Best Selling Author Gail Pallotta Shares a Favorite Vacation Memory!
Staying Somewhere on Ocracoke
From one vacation to the next my father dreamed of beaches. We knew he’d head to our destination like he had it on missile lock. When he awakened us at three o’clock in the morning the day we left, we dressed comfortably in shorts. My two younger sisters sported raccoon type circles under their eyes. Grandma’s thinning white hair frizzed, and my good-natured grandfather, completely bald at sixty-eight, donned an undershirt with Bermuda shorts. We shot out to the car, left our home at the foothills of the North Carolina Mountains, and stopped only a few times. We even combined our lunch of crackers with a gas station break. Daylight waned when we reached the ferry to take us to Ocracoke. Father drove the car onto it, and we tumbled out and stretched our legs.
“Ah, this is the life.” Father clasped his hands behind his neck, leaned backward and took a deep breath. “Smell that sea air.”
Mother turned toward him. “Where did you say we were staying?”
“Somewhere on Ocracoke.”
My mother’s brow wrinkled into a deep frown. “You did make reservations, didn’t you?”
“No, very few people vacation here. There’s no demand for rooms.”
My mother gasped, and the horror I saw on her face chilled my tired bones. However, in minutes we piled in the car and drove off the ferry. It appeared Father was right. High, sandy dunes lined the highways, scrub brush dotting the sides of it. Miles of blue ocean lay on either side of us. In the distance, a lighthouse, the only sign of life, loomed like a lonely skyscraper. Three small, light brown ponies galloped onto the stretch of beach between the dunes and the waves rolling to our right. We past the next large mound, and there it sat—a traditional two story house with only one parking space left. Father slammed on his brakes and pulled in it.
Mother leaned forward and peered out the windshield. “I hope we can get a room.”
“Oh, I’m sure we can.” Father hopped out of the car and charged into the building with us following.
By the time I entered the foyer he’d disappeared down a long hallway. My grandmother ran her hand on the intricate wall paneling. “Only a fancy hotel would have woodwork this fine. I bet we’re not dressed to be here.”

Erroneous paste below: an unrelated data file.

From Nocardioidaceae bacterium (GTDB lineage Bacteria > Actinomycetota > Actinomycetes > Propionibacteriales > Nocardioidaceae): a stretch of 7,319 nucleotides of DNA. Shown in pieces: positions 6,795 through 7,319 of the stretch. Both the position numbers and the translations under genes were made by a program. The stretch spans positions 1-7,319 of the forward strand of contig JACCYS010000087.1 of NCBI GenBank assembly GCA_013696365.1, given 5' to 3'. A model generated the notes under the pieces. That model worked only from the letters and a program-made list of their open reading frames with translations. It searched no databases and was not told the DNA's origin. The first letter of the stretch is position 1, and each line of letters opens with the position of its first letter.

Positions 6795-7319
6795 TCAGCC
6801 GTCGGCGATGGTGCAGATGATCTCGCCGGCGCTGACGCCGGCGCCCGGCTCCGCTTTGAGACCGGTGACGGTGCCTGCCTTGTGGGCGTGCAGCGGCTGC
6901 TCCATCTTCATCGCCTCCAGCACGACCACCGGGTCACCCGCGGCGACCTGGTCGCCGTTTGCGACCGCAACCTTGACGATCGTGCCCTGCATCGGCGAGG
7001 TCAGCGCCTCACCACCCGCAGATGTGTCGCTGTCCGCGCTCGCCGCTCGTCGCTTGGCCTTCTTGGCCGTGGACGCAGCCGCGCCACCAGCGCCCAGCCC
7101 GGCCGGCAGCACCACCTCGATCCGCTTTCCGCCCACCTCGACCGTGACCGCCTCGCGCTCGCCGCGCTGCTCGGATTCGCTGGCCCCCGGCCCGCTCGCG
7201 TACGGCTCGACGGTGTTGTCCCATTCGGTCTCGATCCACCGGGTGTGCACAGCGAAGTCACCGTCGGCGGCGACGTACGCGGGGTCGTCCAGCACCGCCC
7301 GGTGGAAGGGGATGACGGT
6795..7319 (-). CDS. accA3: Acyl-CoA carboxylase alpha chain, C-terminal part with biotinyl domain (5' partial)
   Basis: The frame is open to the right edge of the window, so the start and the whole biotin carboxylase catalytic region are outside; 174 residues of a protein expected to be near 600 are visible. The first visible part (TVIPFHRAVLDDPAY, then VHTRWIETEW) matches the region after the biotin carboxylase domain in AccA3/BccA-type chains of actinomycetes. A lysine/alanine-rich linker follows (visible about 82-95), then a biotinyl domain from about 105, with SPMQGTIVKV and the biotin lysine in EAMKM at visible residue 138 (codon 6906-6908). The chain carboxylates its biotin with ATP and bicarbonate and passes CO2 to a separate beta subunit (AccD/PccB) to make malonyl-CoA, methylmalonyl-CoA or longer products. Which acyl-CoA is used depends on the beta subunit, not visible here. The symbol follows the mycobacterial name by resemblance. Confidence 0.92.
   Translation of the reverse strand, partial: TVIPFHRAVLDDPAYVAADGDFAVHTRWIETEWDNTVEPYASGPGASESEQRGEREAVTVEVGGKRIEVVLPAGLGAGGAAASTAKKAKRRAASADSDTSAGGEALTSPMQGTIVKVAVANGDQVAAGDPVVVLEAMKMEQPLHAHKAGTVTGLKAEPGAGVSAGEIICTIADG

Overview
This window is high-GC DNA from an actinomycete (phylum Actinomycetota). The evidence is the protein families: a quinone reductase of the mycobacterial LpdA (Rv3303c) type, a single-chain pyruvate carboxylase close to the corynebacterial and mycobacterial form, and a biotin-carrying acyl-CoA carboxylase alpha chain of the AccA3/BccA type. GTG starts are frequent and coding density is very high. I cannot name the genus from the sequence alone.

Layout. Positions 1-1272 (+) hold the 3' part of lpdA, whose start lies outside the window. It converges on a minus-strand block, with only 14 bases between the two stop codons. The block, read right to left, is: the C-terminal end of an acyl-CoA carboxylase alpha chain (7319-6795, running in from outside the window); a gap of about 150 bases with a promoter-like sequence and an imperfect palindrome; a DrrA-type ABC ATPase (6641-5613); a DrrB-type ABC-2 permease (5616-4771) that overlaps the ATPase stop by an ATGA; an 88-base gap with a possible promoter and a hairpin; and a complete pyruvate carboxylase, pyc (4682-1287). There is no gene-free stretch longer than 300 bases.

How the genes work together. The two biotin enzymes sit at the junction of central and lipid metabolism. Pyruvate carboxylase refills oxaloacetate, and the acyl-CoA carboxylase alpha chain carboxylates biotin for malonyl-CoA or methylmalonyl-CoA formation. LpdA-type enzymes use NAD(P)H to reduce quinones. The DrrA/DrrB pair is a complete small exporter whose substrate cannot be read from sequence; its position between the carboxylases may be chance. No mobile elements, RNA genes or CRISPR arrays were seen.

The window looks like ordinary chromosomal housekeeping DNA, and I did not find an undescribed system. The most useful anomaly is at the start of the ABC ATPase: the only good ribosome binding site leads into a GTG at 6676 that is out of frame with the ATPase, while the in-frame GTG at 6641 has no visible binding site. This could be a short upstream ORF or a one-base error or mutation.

Mother fanned her face. “It’s nice, but they don’t seem to have air conditioning.” She sighed. “Well, I guess we won’t complain about that. We’re lucky to find somewhere out here in this isolated place with no reservations. What’s keeping him anyway?” She proceeded down the hall with us behind her.
We walked into a large dining room. People wearing long gowns and tuxedoes seated at an elongated table unfolded white linen napkins.
Grandma cut her dark brown eyes at Mother. “I told you we weren’t dressed for this fancy hotel.”
One of the men rose from his seat and strolled to us.
“Do you have any rooms left?” Father’s usual steady, almost stern voice, sounded weak.
“I’m sorry, sir. This is a private home. We’ve just seated our guests for dinner. Let me escort you to the entrance.”
Learn more about Gail and her books on her web site
Check out Gail's recent novel!
Jack Greenthumb finds romance in Fairwilde Kingdom—a different day—a different girl. Then a cruel mystery begins. Dad’s beaten, the family farm destroyed and Jack’s true love, Gwendolyn Bante, kidnapped. Jack’s undercover operation reveals Gwenie’s a captive atop a mountain accessible only by helicopter. Reaching her is a dangerous expedition even for a champion rock climber like Jack. However, a Greenthumb Acres employee plants a miraculous seed from Heaven for the rescue. Suspense mounts as Jack scales the perilous cliff to face a brute and a treacherous descent in this retelling of the fairy tale, Jack and the Beanstalk.
A Little About Gail~~
Award-winning author Gail Pallotta’s a wife, Mom, swimmer and bargain shopper who loves God, beach sunsets and getting together with friends and family. She’s been a Sunday school teacher, a swim-team coordinator and an after-school literary instructor. A former regional writer of the year for American Christian Writers Association, she won Clash of the Titles in 2010. Her teen book, Stopped Cold, was a best-seller on All Romance eBooks, finished fourth in the Preditors and Editors readers’ poll, and was a finalist for the 2013 Grace Awards. She’s published short stories in “Splickety” magazine and Sweet Freedom with a Slice of Peach Cobbler. Some of her published articles appear in anthologies while two are in museums. Coming soon: Barely above Water from Prism Book Group. Visit Gail’s web site at http://www.gailpallotta.com.